Saturday 22 November 2014

Fraudster who nearly broke bank after £1.4bn loss jailed

Margaret Davis, David Wilcock and Tim Moynihan

Published 21/11/2012 | 05:00

THE young man who gambled away £1.4bn (€1.7bn) in the UK's biggest banking fraud in history has been jailed for seven years in a "spectacular" fall from grace.

Kweku Adoboli, pictured, brought Swiss bank UBS to its knees by exceeding his trading limits and failing to mitigate the risk of reckless deals.

At one point the 32-year-old was on the verge of causing losses of $12bn (€9.3bn) and the hole he eventually left was the largest trading loss ever in British banking history.

Jurors at Southwark Crown Court found him guilty of two counts of fraud, but cleared him of four counts of false accounting.

Sentencing, Mr Justice Keith told him: "Whatever the verdict of the jury, you would forever have been known as the man responsible for the largest trading loss in British banking history."

Former public school boy Adoboli wiped away tears as he sat in the dock, following his nine-week trial.

Catastrophe

He admitted the enormous losses but claimed that he was pressured by staff to take risks, culminating in a catastrophe that wiped £2.8bn (€3.4bn) off the bank's share value.

Mr Justice Keith said: "The tragedy for you is that you had everything going for you.

"Your father was in a responsible position which enabled you to be educated at a private school. I'm not saying you came from a privileged background, but you had some advantages others did not and you had your natural talents.

"You are highly intelligent. You are plainly very articulate. And as I told the jury, you appear to have a considerable amount of charm. Your fall from grace as a result of these convictions is spectacular.

"There is a strong streak of the gambler in you. You were arrogant to think the bank's rules for traders did not apply to you."

He added that there were no other realistic verdicts open to the jury on the fraud charges apart from guilty.

But he was sceptical that his acquittal on the four charges of false accounting meant he was innocent, only that the jury had doubts over whether he planned to gain financially himself.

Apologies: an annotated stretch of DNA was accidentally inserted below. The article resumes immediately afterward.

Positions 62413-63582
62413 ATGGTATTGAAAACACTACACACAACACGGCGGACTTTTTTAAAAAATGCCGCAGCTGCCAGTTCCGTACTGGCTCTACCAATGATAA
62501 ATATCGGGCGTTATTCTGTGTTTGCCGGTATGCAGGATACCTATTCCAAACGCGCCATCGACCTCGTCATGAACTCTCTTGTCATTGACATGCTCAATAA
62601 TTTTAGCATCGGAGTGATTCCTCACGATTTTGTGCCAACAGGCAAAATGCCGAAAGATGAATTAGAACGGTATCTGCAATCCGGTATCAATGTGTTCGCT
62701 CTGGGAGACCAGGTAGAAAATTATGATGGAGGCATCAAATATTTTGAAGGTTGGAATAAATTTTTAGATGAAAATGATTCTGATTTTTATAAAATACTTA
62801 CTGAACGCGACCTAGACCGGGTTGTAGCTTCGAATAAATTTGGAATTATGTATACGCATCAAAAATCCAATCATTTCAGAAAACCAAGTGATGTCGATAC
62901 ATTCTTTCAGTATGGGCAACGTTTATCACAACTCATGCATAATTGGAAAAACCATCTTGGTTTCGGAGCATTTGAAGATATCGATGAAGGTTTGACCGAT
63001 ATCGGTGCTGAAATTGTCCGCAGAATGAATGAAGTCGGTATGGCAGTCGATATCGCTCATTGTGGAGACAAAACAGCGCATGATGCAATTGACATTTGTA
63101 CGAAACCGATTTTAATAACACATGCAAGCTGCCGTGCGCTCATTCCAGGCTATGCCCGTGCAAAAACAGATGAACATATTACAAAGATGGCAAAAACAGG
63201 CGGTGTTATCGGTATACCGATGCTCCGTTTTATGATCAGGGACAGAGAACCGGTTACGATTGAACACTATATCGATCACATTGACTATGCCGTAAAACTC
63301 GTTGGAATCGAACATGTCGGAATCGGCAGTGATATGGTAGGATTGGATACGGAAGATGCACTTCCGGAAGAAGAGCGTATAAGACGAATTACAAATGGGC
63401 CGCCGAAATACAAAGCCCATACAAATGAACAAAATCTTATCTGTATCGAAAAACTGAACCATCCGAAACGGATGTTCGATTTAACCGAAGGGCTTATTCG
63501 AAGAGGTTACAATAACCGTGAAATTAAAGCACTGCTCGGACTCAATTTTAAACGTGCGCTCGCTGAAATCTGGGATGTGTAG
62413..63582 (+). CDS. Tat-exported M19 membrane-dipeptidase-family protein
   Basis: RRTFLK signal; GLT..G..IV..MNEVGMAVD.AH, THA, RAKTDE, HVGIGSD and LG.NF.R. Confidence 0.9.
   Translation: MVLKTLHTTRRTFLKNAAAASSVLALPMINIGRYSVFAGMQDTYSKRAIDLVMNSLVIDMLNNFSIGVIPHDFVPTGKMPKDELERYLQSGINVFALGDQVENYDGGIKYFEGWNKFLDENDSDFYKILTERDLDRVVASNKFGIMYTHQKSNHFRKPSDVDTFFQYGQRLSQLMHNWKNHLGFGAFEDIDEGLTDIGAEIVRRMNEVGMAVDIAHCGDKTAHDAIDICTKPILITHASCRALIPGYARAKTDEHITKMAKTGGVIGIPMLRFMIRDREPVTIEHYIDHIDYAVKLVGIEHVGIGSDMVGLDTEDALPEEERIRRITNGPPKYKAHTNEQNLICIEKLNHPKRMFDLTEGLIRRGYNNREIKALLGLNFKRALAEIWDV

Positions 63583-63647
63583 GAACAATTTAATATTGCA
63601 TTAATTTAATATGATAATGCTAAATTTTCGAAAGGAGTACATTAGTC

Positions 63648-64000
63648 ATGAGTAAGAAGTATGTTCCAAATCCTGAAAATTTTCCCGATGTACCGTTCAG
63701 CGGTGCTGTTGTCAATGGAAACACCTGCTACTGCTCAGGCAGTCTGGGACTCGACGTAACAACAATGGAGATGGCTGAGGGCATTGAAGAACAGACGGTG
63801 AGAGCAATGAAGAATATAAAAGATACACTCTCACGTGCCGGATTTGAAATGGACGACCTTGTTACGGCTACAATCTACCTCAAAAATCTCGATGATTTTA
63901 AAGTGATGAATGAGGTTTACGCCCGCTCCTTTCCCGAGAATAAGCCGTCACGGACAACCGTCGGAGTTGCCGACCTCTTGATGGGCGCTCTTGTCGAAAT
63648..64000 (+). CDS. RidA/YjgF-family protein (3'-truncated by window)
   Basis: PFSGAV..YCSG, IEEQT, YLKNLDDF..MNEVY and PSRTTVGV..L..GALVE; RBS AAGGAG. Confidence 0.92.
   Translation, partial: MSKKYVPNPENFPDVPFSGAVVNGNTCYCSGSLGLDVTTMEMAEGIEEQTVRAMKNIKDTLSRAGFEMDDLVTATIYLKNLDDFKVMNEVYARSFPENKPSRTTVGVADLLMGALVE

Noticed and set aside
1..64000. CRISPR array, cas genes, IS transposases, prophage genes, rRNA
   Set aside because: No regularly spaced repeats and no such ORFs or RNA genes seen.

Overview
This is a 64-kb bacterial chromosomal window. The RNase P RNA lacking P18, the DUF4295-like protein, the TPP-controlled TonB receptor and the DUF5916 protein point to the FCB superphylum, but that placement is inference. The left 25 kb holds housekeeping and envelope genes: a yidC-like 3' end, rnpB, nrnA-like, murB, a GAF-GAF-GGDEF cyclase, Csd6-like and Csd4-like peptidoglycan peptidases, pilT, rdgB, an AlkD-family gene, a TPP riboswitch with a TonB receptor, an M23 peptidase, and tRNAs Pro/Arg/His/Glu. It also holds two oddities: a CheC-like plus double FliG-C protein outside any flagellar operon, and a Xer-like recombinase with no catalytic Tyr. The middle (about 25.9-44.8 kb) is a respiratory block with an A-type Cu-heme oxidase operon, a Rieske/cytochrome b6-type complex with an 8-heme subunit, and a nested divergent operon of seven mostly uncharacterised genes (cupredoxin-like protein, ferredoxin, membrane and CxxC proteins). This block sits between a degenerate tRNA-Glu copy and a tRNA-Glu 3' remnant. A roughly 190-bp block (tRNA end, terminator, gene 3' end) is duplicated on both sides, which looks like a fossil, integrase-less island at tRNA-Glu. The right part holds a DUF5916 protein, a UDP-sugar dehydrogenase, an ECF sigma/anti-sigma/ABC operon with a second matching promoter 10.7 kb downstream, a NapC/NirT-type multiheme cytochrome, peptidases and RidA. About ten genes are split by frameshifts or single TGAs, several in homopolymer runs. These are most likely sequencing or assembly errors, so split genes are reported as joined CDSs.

Adoboli received seven years for a charge of fraud by abuse of position relating to the £1.4bn loss, and four years for a second count of the same offence, to run concurrently.

He will serve half the term before being released on licence – 349 days will be taken off that period to count for the amount of time he has already spent behind bars or on an electronic tag.

Speaking outside court, Andrew Penhale, deputy head of fraud at the Crown Prosecution Service, said: "Behind all the technical financial jargon in this case, the question for the jury was whether Kweku Adoboli had acted dishonestly, in causing a loss to the bank of 2.3bn US dollars.

"He did so, by breaking the rules, covering up and lying. In any business context, his actions amounted to fraud, pure and simple.

"The amount of money involved was staggering, impacting hugely on the bank but also on their employees, shareholders and investors. This was not a victimless crime," he added.

The bank said in a statement: "We are glad that the criminal proceedings have reached a conclusion and thank the police and the UK authorities for their professional handling of this case. We have no further comment."

Counsel for Adoboli, Charles Sherrard, said the trader "gave his life to UBS" and had been "sorry from day one" for what had happened.

Irish Independent

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